The latest in a series on longtime county employees.
If anyone knows Unionville Elementary School (UES) inside and out, it’s Beverly Cooke.
She enrolled at UES as a first-grader in 1960, when the school served grades one through seven instead of kindergarten through second grade. A few years after she graduated from high school, she returned to her old elementary school as an instructional assistant. She left for a while and worked elsewhere, but when the opportunity arose to return, she did so gladly. She has worked 36 years altogether at UES.
Cooke, 64, has stayed at Unionville because she delights in the children and thinks the world of her colleagues.
“We have a very, very dedicated staff here. I’m not just saying it—we do. I know everybody wants what’s best for these children coming through here, and we just try. We don’t give up. We just continue to give it all we can give and help them as much as we can,” she said.
“We’ve got a lot of support from [Principal Peggy Kinser], and all the teachers here are great. I wouldn’t want to work anywhere else. I really wouldn’t,” she added.
A native of Orange County, Cooke has strikingly green eyes and an unassuming manner. She is one of those people for whom friendly conversation is effortless, a decided advantage when it comes to working with children.
UES then and now
Cooke lives across from the Orange County Airport in the family home where she and her sister, Janet, grew up. Her father was a carpenter and her mother worked at American Silk Mills in Orange.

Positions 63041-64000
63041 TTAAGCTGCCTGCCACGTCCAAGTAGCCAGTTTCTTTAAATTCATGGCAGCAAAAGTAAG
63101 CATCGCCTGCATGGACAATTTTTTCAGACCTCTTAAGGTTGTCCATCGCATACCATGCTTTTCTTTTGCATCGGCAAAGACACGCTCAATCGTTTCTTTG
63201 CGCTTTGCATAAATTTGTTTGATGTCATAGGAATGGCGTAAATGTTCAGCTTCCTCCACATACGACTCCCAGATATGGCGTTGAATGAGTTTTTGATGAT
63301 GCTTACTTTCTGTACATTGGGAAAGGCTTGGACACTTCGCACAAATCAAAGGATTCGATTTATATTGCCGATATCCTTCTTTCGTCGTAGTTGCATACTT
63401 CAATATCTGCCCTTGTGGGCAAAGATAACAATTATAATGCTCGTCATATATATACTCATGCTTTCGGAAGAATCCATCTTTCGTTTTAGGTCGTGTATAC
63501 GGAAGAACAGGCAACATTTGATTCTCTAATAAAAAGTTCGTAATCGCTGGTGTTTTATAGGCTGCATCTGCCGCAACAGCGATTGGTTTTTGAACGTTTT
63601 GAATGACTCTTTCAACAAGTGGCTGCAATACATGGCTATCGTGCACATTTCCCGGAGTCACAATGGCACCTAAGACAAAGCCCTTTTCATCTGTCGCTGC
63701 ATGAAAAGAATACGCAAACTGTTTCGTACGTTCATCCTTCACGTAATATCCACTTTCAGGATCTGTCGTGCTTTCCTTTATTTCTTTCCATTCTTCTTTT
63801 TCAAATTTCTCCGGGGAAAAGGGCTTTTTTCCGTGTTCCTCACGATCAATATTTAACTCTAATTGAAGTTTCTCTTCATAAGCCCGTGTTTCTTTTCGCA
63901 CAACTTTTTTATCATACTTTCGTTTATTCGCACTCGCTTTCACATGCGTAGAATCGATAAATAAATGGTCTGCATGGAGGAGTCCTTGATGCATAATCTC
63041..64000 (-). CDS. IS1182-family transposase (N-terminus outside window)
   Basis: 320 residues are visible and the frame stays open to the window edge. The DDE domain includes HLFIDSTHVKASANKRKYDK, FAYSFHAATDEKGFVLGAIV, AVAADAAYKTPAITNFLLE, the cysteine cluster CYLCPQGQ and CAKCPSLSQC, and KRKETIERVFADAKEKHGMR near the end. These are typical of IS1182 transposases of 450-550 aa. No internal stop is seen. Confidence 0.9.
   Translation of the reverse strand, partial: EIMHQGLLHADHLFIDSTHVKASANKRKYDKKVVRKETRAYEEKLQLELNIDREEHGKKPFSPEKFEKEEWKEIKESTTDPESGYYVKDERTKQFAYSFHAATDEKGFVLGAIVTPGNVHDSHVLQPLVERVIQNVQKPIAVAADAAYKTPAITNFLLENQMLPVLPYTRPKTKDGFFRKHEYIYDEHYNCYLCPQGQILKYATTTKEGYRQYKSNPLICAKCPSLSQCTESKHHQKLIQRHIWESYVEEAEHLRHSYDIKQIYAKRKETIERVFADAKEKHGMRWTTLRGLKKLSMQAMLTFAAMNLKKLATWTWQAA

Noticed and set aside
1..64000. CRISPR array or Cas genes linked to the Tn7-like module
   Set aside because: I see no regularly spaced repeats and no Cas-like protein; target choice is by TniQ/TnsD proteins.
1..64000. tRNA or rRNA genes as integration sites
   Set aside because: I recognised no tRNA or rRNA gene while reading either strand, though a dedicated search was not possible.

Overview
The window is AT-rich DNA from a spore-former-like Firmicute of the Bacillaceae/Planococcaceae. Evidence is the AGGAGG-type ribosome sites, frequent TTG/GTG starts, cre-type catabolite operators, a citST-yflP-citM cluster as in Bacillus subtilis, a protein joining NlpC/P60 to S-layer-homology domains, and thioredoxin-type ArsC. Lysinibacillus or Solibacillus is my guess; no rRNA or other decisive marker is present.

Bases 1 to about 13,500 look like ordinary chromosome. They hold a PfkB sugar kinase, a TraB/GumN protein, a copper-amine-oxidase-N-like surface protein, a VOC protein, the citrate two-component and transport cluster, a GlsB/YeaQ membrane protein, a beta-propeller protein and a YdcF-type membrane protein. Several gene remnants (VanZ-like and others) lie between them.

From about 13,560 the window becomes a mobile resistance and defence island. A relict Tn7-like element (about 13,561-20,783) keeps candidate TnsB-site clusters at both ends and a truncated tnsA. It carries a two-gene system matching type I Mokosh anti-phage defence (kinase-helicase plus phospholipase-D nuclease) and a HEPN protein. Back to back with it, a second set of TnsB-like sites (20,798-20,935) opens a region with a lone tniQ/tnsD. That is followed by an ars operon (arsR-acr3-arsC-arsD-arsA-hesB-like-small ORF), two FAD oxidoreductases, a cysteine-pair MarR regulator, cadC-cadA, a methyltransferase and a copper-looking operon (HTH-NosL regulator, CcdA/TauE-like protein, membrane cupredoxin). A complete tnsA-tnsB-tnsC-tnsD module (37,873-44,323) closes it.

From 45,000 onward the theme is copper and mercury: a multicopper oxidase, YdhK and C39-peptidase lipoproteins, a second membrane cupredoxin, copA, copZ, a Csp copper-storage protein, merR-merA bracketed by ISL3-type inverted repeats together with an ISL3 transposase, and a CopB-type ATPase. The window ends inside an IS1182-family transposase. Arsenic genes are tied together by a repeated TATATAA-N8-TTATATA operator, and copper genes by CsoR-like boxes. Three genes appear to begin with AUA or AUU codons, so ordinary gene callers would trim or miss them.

When she thinks back to her student days at UES, she remembers “wonderful” teachers and friendly, well-behaved classmates.
“I know a few people got sent to the office. But I lucked out—I never did get sent to the office. I didn’t have anything to worry about; I was a pretty good kid,” she said with a chuckle.
She enjoyed bowling and playing softball when she was growing up. Mainly, though, she loved to read. She jokingly describes her younger self as “an indoor, nerdy type of person.”
After she graduated from Orange County High School, she worked for the old Blue Bell factory as an inspector of blue jeans. Her next job was at UES, where she started out in the school library. She then worked with children who needed help with their reading.
In 1984, she left Orange County Public Schools (OCPS) and took a position with a federal job-placement and education program for high school dropouts. Then the program folded.
“I thought about what I was going to do, and I thought, ‘I really miss the kids,’” Cooke said.
She met with Orange County Public Schools administrator Warren Widmyer, who offered her a job at Prospect Heights Middle School. After a year, she had a chance to return to Unionville and has been there ever since.
As either a student or staff member, Cooke has known all nine of the school’s principals, including Kinser, the current leader. She has helped thousands of students learn to read, solve math problems and have a good, happy day at school. She also has encouraged and gently advised new teachers as they find their footing at UES.